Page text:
Monday 21 September 2020

How to Remove Spam Messages From Our Blog?

WordPress is the most popular content management system and it is obvious that many people are seeking to counter its security system. One of the biggest problems when running a blog is the amount of spam. Blog is an online platform where the authors share their thoughts and the audience is allowed to respond by writing in the comment section. The most commonly used anti-spam plugin is Akismet and it is regularly found in any WordPress blog. In fact, Akismet is developed by WordPress itself and the plugin has become the de-facto standard in combating spam.

Akismet is constantly updated and upgraded to improve its effectiveness. However, no matter how good a security system is, there’s always a crack that spammers can use. It is a good idea to add a second layer of anti-spam protection by using a different plugin. The WP-Spamfree Anti-Spam plugin is also commonly used by WordPress bloggers. The plugin is quite intriguing, because it claims as an effective solution, without the use of challenge questions, CAPTCHA and other things that may inconvenience to users.

To be honest, Internet users are just sick to death trying to decipher twisty letters and small numbers. Regardless of how infrequent they post in a spam-protected blog, CAPTCHA is something that definitely degrades user experience in WordPress blogs. With more blog posts means more spam. If we are regular blog readers, we could see the increasing numbers of automated comment spam that floats about. We often see comments that say – good post, I like your post, keep up the good work, followed by a link to the commentator’s URL. There are tools that can spam WordPress blogs around the world.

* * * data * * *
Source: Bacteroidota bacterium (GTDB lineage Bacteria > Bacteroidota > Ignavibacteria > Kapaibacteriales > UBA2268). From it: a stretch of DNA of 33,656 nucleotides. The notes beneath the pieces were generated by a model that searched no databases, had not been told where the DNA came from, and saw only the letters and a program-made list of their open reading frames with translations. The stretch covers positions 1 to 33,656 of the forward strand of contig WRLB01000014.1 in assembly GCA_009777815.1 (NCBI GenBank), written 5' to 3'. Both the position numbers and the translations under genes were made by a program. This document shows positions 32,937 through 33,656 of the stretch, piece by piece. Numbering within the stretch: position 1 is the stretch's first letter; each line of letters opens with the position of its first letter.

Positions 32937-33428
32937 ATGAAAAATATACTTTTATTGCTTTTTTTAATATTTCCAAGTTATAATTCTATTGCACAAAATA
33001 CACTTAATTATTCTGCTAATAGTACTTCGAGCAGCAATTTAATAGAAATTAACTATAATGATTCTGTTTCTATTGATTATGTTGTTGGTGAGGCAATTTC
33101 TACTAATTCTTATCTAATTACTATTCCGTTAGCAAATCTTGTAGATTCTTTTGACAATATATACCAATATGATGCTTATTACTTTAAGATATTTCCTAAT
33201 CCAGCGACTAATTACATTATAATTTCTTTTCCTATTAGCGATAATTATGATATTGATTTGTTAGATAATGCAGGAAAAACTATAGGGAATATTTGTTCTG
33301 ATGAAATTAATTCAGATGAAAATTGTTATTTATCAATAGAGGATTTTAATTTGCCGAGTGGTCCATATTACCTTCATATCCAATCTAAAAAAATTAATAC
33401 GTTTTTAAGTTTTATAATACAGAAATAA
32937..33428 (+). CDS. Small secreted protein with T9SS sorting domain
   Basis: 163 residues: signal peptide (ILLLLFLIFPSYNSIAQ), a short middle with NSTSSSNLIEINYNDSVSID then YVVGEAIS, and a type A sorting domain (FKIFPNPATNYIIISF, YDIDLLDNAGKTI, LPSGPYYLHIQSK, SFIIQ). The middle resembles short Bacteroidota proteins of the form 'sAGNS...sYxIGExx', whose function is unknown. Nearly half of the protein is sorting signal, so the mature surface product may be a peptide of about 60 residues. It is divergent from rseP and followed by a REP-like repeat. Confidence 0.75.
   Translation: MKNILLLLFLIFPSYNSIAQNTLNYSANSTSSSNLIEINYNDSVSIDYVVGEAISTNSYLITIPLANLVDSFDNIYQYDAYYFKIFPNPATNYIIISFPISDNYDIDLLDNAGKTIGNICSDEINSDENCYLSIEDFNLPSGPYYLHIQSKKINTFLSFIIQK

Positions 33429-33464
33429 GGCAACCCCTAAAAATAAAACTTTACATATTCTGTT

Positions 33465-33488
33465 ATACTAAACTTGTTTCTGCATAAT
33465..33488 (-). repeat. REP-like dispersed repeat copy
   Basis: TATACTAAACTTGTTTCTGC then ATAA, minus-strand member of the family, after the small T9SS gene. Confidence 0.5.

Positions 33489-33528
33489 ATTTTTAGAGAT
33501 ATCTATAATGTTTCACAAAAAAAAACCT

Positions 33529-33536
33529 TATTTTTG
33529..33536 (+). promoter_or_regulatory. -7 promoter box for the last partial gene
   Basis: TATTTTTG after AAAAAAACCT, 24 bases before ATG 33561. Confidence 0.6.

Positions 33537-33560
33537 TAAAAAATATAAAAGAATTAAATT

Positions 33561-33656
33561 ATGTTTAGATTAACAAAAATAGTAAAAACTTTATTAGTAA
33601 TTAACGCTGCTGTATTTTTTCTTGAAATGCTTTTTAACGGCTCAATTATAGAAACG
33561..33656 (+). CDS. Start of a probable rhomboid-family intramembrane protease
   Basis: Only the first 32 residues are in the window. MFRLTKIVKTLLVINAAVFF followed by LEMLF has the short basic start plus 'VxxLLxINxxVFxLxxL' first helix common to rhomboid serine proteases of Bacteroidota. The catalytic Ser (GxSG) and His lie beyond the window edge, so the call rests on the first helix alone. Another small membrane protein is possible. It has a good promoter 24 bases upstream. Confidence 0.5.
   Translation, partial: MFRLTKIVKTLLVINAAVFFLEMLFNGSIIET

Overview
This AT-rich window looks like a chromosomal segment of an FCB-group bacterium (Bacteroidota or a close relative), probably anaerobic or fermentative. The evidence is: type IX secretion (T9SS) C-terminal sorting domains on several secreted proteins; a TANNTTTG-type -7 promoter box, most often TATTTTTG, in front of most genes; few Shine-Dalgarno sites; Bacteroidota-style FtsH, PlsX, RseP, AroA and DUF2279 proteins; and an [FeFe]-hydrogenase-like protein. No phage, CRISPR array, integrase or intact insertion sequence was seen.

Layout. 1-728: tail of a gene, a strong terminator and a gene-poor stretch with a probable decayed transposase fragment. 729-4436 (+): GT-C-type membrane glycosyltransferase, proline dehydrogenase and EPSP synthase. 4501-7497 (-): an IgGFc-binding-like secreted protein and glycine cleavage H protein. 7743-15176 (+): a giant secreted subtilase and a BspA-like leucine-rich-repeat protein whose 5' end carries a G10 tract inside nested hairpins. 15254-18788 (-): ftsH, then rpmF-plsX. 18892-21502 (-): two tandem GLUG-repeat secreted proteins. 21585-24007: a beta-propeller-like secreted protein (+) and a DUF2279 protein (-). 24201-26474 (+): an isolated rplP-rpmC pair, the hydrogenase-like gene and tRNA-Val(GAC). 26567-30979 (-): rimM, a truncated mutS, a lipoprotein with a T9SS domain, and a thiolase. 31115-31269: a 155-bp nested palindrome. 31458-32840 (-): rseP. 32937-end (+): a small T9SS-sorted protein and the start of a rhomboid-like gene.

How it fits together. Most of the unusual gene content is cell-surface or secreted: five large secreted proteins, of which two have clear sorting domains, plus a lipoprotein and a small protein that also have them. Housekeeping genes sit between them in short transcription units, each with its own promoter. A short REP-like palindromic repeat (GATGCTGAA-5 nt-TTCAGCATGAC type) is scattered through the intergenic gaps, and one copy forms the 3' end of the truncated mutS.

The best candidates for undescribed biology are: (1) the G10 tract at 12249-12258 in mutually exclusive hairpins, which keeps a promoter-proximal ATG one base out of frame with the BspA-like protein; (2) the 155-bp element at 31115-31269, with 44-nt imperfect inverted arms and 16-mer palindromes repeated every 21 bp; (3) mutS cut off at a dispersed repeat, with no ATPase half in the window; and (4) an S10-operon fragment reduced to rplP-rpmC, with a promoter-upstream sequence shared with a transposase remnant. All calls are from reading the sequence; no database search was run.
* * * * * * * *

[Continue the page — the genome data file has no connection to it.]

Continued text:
Most comments are completely unrelated to the main topic, but some spam tools are clever enough to take snippets of the text and make the comment looks a bit real. Some very busy and reputable blogs are not immune to the more persistent spam method. Regardless of what anti-spam plugin we use, there are a number of features that we should consider to have.

  • Use multiple ways to set cookies for real commentators
  • Use improved blacklist capability that sends comments for moderation or blocks them completely
  • Block all comments from specific IP addresses
  • Disable trackback or pingback easily with one click
  • Enable or disable users’ ability to send comment from behind a proxy

With redundant anti-spam plugins, we could cut down blog spam by about 98 percent. Once or twice a week, some spam comments may penetrate our system, but blocking them should be quite easy. We should check for details, as an example the comment could contain copied sentences from our posts to make them look real. The most common ways to reduce spam messages to blacklist IP addresses where most spam messages originate. Reducing spam messages will enhance user experience in our WordPress blog. People will be more motivated to write comments if they find no spam in the comment section.

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